A company’s repeated workplace distribution of documents containing expressions constituting hate speech has been ruled unlawful. The Osaka High Court ordered the firm to pay damages in a lawsuit filed by an employee who is a Korean resident in Japan.
The defendant, Osaka Prefecture-based real estate firm Fuji Corp., did not stop handing out the written materials after losing its battle in the first ruling on the case. In response to this, the high court upped the amount of compensation, and ordered that the documents’ distribution be halted.
From around 2013, the firm began distributing magazine articles and internet posts contemptuous of people from South Korea and China — including calling them “liars.” Although the woman called on the company to stop the practice, her request apparently went unheeded.
The high court ruling recognized that the documents were consistent with inappropriate discriminatory words and actions as outlined in the hate speech elimination law. Furthermore, it acknowledged that the company had contravened its legal obligation to pay consideration in creating a working environment that does not propagate discriminatory ideas. It concluded that the material impinged on the woman’s “personal interests” affecting her self-esteem.
Discriminatory words and actions based on people’s country of origin, race or ethnicity are absolutely unacceptable. A judicial decision to put a stop to them is only natural.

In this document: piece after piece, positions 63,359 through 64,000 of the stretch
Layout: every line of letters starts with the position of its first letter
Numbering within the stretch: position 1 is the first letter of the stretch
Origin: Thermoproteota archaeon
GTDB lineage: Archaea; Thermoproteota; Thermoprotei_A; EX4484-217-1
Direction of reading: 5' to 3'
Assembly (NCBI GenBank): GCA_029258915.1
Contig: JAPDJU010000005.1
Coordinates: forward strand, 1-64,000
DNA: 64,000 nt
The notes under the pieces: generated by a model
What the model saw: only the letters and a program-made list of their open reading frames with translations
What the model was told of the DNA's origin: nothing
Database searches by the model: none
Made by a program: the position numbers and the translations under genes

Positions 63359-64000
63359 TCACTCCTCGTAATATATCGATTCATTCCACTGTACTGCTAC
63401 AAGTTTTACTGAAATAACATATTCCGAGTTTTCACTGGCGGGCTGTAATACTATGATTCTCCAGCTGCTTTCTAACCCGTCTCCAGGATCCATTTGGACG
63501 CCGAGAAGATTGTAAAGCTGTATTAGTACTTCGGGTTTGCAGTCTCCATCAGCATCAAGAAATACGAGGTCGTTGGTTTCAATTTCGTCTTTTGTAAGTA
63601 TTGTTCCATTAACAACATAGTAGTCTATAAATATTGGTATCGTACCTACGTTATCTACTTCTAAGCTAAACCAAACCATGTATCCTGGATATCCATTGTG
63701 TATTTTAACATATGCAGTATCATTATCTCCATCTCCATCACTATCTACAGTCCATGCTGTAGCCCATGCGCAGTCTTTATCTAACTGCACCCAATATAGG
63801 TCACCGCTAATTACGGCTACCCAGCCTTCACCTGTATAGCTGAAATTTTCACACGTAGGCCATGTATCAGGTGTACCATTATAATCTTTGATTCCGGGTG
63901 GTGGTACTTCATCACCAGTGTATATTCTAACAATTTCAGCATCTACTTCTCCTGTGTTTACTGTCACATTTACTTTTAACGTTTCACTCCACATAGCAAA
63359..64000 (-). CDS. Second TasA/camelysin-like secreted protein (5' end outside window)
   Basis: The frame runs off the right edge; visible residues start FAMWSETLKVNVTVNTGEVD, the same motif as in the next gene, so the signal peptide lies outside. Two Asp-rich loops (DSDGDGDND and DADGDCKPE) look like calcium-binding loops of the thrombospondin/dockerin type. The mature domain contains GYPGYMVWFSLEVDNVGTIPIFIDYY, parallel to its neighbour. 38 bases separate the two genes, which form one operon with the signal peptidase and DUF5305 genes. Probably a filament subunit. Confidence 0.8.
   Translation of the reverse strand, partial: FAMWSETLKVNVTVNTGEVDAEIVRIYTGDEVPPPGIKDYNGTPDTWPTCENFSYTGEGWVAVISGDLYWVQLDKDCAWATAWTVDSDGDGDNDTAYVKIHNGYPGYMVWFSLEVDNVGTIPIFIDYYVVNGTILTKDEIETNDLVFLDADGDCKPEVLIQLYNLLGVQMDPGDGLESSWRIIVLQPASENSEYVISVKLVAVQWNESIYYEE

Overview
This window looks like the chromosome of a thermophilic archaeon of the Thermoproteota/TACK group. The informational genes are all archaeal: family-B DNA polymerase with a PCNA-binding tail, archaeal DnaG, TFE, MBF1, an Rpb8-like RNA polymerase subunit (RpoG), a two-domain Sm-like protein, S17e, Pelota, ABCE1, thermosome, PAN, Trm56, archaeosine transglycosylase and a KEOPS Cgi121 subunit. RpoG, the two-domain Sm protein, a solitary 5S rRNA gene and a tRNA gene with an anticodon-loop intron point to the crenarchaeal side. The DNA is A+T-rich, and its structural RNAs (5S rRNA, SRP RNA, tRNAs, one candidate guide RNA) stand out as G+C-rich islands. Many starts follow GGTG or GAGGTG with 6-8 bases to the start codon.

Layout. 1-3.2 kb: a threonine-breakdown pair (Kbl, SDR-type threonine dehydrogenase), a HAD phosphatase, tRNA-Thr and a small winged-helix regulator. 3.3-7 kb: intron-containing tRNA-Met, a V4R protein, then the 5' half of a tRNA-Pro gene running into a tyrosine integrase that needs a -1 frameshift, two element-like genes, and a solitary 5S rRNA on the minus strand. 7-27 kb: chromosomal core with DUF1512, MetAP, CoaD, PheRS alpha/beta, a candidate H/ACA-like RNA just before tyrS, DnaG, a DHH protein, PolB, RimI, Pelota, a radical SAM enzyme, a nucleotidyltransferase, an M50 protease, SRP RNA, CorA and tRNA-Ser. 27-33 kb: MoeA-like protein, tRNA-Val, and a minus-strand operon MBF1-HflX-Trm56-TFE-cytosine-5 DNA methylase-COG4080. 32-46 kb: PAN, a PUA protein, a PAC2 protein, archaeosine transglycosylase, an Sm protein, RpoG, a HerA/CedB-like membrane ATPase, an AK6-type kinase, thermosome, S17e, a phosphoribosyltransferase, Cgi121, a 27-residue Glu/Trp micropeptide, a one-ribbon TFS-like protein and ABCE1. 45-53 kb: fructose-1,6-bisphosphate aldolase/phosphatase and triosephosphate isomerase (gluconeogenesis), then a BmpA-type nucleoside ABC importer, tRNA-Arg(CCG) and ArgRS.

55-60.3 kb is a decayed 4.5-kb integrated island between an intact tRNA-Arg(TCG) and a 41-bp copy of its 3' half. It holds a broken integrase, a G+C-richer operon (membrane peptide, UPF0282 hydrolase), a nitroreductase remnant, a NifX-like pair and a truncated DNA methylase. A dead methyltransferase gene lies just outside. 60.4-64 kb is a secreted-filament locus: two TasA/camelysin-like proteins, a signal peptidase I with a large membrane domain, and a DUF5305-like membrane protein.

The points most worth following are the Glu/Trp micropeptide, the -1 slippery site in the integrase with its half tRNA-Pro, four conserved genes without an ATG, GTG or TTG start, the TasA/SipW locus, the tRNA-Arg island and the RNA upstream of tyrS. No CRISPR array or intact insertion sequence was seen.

Some of the documents were disseminated by the company’s founder and chairman, with orders to distribute them to all employees. If distribution was ordered by someone in a top managerial position with a high level of authority, it would be difficult for employees to resist.
What cannot be overlooked is that this problem was caused by a major firm listed on the first section of the Tokyo Stock Exchange. As such, the company has a great deal of societal influence demanding a high ethical standard.
Last year, the Japanese government formulated its National Action Plan on Business and Human Rights. It urges businesses to protect the rights of workers including foreign technical intern trainees, and to take appropriate responses to online hate speech.
The Financial Services Agency and Tokyo Stock Exchange, Inc. this year included a passage on respecting human rights in Japan’s Corporate Governance Code, which listed companies are called on to follow.
Efforts to address environmental and societal issues are being emphasized in corporate management appraisals, and are becoming a standard for investment and lending. Among Japanese banks, too, there are moves to clearly make environmental protection and respect for human rights a standard.
Firms bearing societal responsibilities must not engage in activities that fuel discrimination. Business managers are called on to be aware of this issue, and work toward rooting out discrimination.